- On August 2, 2018
I am getting ready to plunk down a significant amount of money for a major purchase. I need to feel confident this is a good fit for me.
Distractingly, the sales person I am working with spent more time spinning their own tale about the purchase than with how well the purchase fit me.
This is not helping me at all.
Telling me what I should do or feel, or what you would do or feel, does little towards helping me sort through my thought process. You are relating from your perspective, not from mine.
During this major decision processing, I feel my mind go dead. I know why.
First, our brains can only process one thing at a time.
Contrary to popular belief, we do not multi-task. Instead our brain moves back and forth between tasks, losing efficiency and effectiveness each time. While the sales person prattles on, I am unable to direct my attention to make sense of my own swirling thoughts and feelings. My anxiety ratchets up.
Second, even if we are born in the same place, grow up the same, and have many of the same experiences, how we interpret the world will be different. What works to trigger excitement or quell fear for you is most likely not the same for me.
The key to get me to act? Put your own thinking aside and help me “improve the quality of my thinking” (as David Rock says in his book, Quiet Leadership).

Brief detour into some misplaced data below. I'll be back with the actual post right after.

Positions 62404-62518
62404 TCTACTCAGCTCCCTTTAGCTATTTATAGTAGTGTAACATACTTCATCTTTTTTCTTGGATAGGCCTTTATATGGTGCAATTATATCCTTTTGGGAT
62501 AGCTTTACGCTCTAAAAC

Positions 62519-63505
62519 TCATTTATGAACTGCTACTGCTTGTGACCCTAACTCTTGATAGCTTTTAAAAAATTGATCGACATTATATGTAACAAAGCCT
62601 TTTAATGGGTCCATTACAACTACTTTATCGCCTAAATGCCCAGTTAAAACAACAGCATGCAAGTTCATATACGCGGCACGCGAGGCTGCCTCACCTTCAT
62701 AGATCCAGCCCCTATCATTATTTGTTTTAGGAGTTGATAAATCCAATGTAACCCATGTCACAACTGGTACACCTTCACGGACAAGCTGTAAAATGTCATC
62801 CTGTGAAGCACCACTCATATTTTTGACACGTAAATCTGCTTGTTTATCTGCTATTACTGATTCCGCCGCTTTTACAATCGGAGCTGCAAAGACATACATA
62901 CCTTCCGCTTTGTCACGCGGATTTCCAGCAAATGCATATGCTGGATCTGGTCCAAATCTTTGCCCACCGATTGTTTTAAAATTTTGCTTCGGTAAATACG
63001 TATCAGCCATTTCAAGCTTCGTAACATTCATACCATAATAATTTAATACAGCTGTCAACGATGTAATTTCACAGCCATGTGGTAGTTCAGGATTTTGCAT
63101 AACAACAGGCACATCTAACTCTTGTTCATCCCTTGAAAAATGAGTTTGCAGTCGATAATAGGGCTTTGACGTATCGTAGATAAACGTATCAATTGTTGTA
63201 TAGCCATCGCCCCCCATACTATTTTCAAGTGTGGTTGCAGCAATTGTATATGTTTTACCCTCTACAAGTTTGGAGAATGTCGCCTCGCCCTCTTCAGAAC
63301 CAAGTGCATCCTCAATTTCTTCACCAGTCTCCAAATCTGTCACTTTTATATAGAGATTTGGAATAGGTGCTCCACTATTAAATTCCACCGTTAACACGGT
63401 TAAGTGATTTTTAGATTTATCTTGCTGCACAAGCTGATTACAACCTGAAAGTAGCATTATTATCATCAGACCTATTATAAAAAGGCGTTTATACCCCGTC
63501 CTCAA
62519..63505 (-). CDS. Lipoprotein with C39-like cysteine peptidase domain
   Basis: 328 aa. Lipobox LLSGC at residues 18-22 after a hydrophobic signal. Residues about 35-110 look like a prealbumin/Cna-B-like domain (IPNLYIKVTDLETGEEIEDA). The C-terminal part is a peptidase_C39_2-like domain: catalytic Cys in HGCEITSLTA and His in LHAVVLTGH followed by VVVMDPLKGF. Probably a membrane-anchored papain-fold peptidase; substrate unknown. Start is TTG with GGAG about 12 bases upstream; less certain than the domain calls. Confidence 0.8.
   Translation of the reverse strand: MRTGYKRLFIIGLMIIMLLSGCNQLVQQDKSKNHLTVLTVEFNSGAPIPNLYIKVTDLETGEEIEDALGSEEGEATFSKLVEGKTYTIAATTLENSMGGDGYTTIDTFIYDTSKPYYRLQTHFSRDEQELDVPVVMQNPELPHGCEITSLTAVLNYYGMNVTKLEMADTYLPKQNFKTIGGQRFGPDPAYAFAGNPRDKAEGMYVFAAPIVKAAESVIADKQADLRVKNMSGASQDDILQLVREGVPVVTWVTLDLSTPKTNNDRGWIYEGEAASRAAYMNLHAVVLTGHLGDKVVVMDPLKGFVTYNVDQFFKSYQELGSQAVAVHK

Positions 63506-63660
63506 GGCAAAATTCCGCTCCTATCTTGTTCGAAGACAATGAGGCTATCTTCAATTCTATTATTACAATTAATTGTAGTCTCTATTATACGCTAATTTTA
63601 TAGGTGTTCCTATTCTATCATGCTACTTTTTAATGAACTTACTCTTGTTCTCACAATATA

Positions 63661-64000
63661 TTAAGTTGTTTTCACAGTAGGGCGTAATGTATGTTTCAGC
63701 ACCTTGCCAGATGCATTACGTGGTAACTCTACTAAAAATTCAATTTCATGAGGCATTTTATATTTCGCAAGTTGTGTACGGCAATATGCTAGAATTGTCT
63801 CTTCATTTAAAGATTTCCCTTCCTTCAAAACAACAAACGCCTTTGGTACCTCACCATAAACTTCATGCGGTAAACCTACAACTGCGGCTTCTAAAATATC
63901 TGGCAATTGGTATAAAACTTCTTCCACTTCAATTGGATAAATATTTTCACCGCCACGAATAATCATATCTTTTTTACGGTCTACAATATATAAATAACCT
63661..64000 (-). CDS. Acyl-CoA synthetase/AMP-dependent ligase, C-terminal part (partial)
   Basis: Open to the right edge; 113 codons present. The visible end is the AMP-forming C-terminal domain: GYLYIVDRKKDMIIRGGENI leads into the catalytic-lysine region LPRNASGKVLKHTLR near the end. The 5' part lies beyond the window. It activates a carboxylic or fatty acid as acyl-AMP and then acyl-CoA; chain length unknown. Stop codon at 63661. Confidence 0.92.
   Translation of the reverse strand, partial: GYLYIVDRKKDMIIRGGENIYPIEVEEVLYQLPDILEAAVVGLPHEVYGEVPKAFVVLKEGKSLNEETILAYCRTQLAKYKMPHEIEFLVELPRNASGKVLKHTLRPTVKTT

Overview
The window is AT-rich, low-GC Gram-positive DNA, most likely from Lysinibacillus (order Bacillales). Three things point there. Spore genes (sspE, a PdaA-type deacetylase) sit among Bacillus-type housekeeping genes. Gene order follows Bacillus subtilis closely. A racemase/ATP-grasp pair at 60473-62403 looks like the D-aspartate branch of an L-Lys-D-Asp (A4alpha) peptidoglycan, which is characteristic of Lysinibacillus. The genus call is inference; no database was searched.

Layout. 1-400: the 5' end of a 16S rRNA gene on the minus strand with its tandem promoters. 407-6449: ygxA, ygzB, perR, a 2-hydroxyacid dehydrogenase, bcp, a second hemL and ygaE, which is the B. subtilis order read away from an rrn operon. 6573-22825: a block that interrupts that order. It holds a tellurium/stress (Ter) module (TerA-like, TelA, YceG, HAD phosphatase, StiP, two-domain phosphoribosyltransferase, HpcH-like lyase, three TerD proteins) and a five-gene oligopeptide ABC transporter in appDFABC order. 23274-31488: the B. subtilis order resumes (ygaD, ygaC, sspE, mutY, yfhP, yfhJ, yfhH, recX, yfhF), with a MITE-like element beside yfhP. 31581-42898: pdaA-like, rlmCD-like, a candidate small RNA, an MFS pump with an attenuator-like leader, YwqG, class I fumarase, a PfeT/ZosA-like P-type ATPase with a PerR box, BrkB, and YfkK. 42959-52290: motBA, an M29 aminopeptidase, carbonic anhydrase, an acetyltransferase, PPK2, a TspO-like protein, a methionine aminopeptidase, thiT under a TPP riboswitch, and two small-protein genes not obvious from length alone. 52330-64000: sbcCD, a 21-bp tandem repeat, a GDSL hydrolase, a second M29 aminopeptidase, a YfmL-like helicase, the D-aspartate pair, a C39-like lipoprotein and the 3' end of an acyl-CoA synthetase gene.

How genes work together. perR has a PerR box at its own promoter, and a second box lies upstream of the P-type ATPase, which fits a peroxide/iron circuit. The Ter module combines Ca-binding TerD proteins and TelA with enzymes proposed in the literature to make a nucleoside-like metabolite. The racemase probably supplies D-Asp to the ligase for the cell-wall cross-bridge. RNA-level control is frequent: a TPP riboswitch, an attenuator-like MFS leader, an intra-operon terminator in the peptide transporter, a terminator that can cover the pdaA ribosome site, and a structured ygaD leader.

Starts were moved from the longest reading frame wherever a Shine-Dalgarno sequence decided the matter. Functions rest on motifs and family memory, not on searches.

How? Listening. Observing. Asking.
What is going through your mind?
How do you feel about this?
What is your gut telling you?
You seem hesitant, what’s going on?
What do you need to help you decide about this?
It’s not that I’m not interested in you and your stories…however, right now, I need your interest in what I’m going through. I need a sounding board, a devil’s advocate, or an ally to help me process my thoughts and feelings.
Right now, I need it to be about ME.
This mentally exhausting experience gave me the proverbial ‘slap upside the head’ to look at the quality of my own listening.
How often do I redirect to a story from my own experience…When that is not what they really need?
Sometimes it’s about Me…and sometimes it’s about You.
If we want better relationships—and better decisions–know how to tell the difference.
Photo credit: JMaliszewski, 2017. Looking up the circular steps in the Arc de Triomphe, Paris.